10

I've been working on an application that would streamline the average Dungeons and Dragons 5e tabletop experience, and it only recently occurred to me that doing so may infringe on copyrights.

Basically, the goal is to help players and DMs track action economy, initiative, spells, etc., by listing options and showing descriptions, many of which would come from Wizards of the Coast-published materials. I know that some of this may be covered by either the Creative Commons license or the OGL it was published under, but it's not clear to me how far those freedoms extend.

2
  • What is your question? May 11, 2023 at 13:20
  • Mr Pauley, the basic points remain the same but I've added some links to my answer below that might be helpful. If there's more that I'm missing, lemme know or edit it into the bottom answer for other curious gamer-entrepreneurs. Best of luck!
    – lly
    May 12, 2023 at 10:24

2 Answers 2

17

I know that some of this may be covered by either the Creative Commons license or the OGL it was published under, but it's not clear to me how far those freedoms extend.

It was all published as materials under copyright to the original authors, TSR, WotC, &c. and if things had been left like that hszmv's answer would've been completely correct: stay vague and allow users to enter those names and descriptions, talk to WotC's lawyers and sales department about license fees, or just keep it to yourself and your friends.

You're right, though: WotC went whole-hog, dumped their partial OGL idea, and relicensed some things as Creative Commons. There are different Creative Commons licenses, though, some restricting commercial use that would still keep your app to yourself and friends without a specific licensing agreement.

  • Go find out exactly what WotC put under CC. If it's only the Player's Handbook, then you can only use names and descriptions that are from the Player's Handbook and you're still facing a cease-&-desist if you start adding in Monster Manual info.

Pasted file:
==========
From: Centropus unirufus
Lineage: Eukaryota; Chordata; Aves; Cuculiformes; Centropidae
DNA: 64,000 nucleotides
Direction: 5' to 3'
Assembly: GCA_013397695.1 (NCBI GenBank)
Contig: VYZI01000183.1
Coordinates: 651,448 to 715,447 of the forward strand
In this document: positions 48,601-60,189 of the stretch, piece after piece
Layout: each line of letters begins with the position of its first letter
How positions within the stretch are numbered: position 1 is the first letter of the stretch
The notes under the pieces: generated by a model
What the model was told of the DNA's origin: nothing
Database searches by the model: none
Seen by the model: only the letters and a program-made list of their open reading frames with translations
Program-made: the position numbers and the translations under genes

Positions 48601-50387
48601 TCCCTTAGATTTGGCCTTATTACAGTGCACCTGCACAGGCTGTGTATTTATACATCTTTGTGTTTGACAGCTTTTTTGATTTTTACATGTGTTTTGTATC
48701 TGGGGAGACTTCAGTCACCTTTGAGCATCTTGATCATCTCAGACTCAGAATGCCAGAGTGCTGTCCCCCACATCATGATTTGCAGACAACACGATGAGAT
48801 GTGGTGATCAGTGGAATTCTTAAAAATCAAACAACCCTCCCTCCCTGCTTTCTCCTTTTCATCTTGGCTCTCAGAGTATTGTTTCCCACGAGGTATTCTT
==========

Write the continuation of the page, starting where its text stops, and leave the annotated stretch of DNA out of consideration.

If it's everything, it's everything they have but still won't include any older modules that they don't have the right to change the copyright status of. It'll still be under copyright, usually until 70 years after the death of the original creator. For Gary Gygax, that'll be 2078. Expect that length to extend during your lifetime though. US copyright usually extends every time Mickey & friends come close to entering the public domain. [Edit: The comments below suggest it might only have been the Systems Reference Document (I assume for 5e). It's 403 pages of not nothing but it's not much given the universe we're talking about. The spell and monster lists are generic. Bigby is nowhere to be found and the only mention of a beholder is a reminder not to use the name beholder without their written approval.]
  • Go find out exactly which CC WotC used. The article above says "all use" but you need to find out the exact number of the Creative Commons license for each thing you're using and make sure all of your uses fall within its terms. Some are basically free use but still insist you mention the copyright holder prominently or in every use. Go ahead and do that if you have to. [Edit: The comments below say it is probably CC 4.0. The SRD download page says you can use CC 4.0 or their own OGL. In both cases, yes, you must acknowledge WotC by name in a way prominent enough to satisfy the license you choose.]